Citroen C1 review - Reliability and safety
Reliable Toyota engineering underpins the Citroen C1, and the car has performed well in comprehensive Euro NCAP crash tests.
By carrying over the basic chassis architecture and 1.0-litre engine from the previous-generation C1, Citroen is working with proven mechanicals.
French manufacturers don’t have the best reliability records, but considering a large chunk of the development work was conducted by Toyota (a brand famed for its bulletproof dependability), it’s a safe bet that the C1 won’t go wrong very often.
Under the skin, the C1 is a simple car so there’s relatively little to break – and although the quality of some of the interior materials isn’t up the standard of some rivals, there’s nothing yet to suggest it won’t be sufficiently resilient. The C1 finished 72nd out of 75 cars in our 2020 Driver Power owner satisfaction survey, while Citroen was voted into 18th position out of 30 manufacturers - ahead of Volkswagen, Ford and Mercedes.
While changes under the skin are limited, Citroen’s engineers bolstered the side impact protection, in a bid to improve on the previous-generation C1’s three-star Euro NCAP rating. This latest car achieved a four-star crash test score when it was tested in 2014.
There’s plenty of safety kit available as standard, including six airbags, a chassis stability system, electronic brake assistance and tyre pressure monitoring, which we reckon puts the C1 up there with the best cars in the class.
The mechanically identical Toyota Aygo comes with a five-year/100,000-mile warranty package, so Citroen C1 buyers might be a little miffed to discover that their car is supplied with only three years and 60,000 miles of cover. The Hyundai i10 is sold with a five-year deal, too, although the Skoda Citigo carries a similar three-year package to the Citroen.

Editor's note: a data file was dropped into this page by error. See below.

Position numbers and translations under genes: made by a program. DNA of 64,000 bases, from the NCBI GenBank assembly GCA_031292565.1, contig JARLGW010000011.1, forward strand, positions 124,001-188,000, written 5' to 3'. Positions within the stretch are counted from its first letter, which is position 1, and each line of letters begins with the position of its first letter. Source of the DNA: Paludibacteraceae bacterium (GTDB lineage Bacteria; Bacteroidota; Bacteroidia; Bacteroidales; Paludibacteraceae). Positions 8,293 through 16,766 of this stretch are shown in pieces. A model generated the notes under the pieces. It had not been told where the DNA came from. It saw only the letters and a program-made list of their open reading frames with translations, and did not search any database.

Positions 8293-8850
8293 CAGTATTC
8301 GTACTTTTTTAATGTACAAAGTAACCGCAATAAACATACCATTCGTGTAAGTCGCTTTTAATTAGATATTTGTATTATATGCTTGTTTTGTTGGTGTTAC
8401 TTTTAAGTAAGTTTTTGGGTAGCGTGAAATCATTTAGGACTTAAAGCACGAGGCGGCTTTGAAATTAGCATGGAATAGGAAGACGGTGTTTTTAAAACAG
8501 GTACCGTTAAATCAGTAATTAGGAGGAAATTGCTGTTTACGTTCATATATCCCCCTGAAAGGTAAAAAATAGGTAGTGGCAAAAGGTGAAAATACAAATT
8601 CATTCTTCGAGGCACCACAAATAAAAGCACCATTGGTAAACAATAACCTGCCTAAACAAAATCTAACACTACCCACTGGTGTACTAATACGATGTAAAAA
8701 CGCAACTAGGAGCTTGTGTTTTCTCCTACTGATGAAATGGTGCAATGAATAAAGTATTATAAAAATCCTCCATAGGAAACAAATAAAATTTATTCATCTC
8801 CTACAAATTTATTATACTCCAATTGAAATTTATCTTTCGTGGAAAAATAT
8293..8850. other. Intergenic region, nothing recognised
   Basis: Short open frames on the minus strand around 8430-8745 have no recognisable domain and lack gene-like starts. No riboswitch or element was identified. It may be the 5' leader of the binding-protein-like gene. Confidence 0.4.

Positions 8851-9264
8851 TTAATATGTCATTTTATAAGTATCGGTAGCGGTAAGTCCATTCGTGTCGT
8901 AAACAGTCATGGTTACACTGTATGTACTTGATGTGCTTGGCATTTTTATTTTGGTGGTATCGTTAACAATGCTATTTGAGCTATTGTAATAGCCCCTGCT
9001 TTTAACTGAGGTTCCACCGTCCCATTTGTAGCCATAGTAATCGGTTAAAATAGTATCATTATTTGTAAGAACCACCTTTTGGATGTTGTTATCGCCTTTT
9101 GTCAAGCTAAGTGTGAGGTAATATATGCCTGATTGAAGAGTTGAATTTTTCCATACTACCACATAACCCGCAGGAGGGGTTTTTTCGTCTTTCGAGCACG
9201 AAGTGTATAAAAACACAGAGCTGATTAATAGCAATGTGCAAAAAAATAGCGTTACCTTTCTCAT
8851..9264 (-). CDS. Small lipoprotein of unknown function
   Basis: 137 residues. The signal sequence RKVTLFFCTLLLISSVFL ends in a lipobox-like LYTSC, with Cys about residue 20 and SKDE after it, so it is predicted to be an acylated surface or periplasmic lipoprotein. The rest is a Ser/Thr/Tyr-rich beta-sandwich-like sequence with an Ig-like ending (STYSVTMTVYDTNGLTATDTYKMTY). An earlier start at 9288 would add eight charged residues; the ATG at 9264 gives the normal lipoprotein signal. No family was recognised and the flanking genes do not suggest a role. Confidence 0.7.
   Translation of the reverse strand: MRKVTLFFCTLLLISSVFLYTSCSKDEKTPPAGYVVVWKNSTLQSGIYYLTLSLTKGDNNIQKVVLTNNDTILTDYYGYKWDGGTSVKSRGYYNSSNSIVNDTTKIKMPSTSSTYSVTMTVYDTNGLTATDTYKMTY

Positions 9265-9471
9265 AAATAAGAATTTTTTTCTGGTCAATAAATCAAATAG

If you’re buying a Citroen C1 as part of an economy drive, you’ll be pleased to know that servicing costs won’t break the bank. Citroen does offer a servicing package or 3 years/35,000 miles. The dealer will want the car back every 15,500 miles or 12 months to give it a check-up, and service costs start from a reasonable £115.
In this review
- 1VerdictIt’s got plenty of style and it’s decent to drive, but the Citroen C1 loses out to more practical city car rivals
- 2Engines, performance and driveThe C1's 1.0-litre engine can feel sluggish, but is good for those with a focus on economy.
- 3MPG, CO2 and Running CostsThe C1 isn’t the cheapest city car to run, although there are only pennies in it in this market.
- 4Interior, design and technologyChic styling inside and out hides a solid city car package; just don’t expect any surprises.
- 5Practicality, comfort and boot spaceOther city cars serve up greater practicality, but few are quite as compact as the latest Citroen C1.
- 6Reliability and Safety - currently readingReliable Toyota engineering underpins the Citroen C1, and the car has performed well in comprehensive Euro NCAP crash tests.